Another pandemic year has passed. This marked a year of knowing more about the virus, getting vaccinated, loosening restrictions with precautions in place, and tightening back up due to variants.
As for exploring metroscapes, it was yet another year of doing less than I hoped, but still accomplishing a lot. It was my second full year hailing out of the Tri-Cities as my home base. It also marked a year of expanding to a fourth city, and completing walks in all four cities.
With that, let’s do another year-in-review, and go over the ground that was covered in 2021.
Projects and Posts
2021 marked an expansion to a fourth city: Guelph. It’s the smallest city of the bunch so far, coming in at a quarter of the size of the Tri-Cities. But it’s where I spent my undergrad, and it’s growing. In fact, it just annexed 90 hectares as of New Year’s Day. With the expansion, I was able to roll out a walk page and project pages for hydro corridors, watersheds and neighbourhoods.
I also did an analysis of potential parkland in Toronto, following the defeat of the Rail Deck Park proposal. I’m still think there was a $2 billion commitment made to building parkland in downtown Toronto. There’s tons of opportunities on both public and private lands, and you very well may get way more and/or parkland for your buck.
I saw a decline in activity from last year. This year was less restricted by the virus and more so by commitments (and exhaustion from them) at home and work.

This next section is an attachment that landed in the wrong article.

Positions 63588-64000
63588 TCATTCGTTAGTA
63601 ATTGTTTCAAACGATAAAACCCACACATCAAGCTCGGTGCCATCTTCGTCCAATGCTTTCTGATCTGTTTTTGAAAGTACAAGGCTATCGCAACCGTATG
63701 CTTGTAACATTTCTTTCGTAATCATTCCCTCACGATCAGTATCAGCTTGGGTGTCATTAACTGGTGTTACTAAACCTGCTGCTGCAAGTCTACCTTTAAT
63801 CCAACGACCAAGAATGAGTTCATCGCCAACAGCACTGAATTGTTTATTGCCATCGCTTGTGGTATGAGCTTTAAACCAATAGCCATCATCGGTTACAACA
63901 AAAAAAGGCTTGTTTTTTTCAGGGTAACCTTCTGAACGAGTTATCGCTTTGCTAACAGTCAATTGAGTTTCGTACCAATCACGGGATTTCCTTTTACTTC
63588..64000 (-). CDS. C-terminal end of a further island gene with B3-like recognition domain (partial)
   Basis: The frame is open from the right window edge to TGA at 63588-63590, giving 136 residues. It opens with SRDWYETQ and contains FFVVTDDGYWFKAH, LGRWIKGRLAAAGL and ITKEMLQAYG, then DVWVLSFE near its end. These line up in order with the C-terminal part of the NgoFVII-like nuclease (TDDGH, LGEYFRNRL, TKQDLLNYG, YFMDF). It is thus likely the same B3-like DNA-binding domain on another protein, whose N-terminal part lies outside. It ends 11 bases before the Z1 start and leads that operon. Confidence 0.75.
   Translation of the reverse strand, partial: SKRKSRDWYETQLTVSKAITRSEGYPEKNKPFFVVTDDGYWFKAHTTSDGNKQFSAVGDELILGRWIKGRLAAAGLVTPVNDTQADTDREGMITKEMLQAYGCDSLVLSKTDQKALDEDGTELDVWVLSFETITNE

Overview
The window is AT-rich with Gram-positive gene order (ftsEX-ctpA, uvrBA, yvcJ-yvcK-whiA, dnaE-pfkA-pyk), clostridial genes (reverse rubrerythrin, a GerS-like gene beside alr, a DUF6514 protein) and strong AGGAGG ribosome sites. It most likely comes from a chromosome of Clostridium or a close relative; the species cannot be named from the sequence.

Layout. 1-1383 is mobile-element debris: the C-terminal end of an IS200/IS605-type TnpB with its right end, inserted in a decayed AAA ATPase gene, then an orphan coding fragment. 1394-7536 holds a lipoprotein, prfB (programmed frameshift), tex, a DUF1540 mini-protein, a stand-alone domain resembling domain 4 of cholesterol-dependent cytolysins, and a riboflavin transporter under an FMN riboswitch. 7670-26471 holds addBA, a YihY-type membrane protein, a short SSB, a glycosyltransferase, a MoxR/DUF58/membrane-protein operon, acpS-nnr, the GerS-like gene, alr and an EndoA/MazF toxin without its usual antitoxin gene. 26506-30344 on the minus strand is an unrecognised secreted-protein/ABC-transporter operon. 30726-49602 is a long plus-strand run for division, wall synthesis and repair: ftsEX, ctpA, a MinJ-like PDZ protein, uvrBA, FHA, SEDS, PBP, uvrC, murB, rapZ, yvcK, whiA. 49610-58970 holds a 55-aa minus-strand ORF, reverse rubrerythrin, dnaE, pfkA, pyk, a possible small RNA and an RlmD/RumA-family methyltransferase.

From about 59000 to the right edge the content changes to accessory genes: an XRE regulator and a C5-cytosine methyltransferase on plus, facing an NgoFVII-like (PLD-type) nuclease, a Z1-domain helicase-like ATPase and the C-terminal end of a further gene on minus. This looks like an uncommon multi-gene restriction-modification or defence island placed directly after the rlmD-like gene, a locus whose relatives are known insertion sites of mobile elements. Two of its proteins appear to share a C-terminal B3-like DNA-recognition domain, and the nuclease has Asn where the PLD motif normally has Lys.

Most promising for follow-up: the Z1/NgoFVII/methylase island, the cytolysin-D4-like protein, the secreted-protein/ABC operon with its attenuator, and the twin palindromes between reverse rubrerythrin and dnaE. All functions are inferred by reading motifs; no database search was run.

- Over 16 walks, I covered 303 km, about the driving distance between Fort Erie and Brighton. That’s down 130 km from 2020.
- The average walk was 18.9 km, up 3.5 km from 2020. This is twice the walking distance along the Speed River in Guelph, between Edinburgh Road and Guelph Dam.
- The longest walk was August 2, when I hiked 24.0 km along Toronto’s lower bluffs and small ravines. It may have been more as I’m not sure that accounts for vertical elevation.
I got to Toronto and checked a big to-do off my list: Scarborough’s lower bluffs and small ravines. The beaches and armourstone shoreline were something to behold, as was the infamous cliffs at Buffers Park. While there’s room for improvement, these are hidden gems of Toronto’s waterfront that may get more accessible in the future.
I completed my first walks in Hamilton to see some waterfalls. My first walk along Stoney / Battlefield Creeks wasn’t fruitful, as it was during the spring drought that delivered a fraction of the expected rainfall to southern Ontario. I made up for it by visiting Albion Falls and the cascades of Red Hill Creek, which were actually flowing after a wetter late summer and early fall.
I traced the entire Speed River within Guelph’s urban boundary, from Niska Road in the southwest to Guelph Dam in the northeast. I knew many of the local trails from my previous days living here and visiting occasionally, but I had less experience along the south reaches. This was a very high quality ravine and I am hoping for expanded public access along there in the future.
Back home in the Tri-Cities, I completed almost all there is to complete. After paralleling the north and west parts of the Conestoga Parkway, walking along some more hydro corridors, and tracing some smaller watercourses, I only have 3 or so walk plans left for the KW and Cambridge area.
Looking Forward to 2022
As highlighted in my recent blog post, I completed a course in GIS, and am actively working to convert all existing metroscapes data to a vector shapefile format. This will be the driving change to this website and any other analysis in 2022.
I may continue to be constrained by family life for a little while. But I’m hoping to get some more walks in soon. Cheers to more walking, defeating COVID, and a more balanced life in 2022.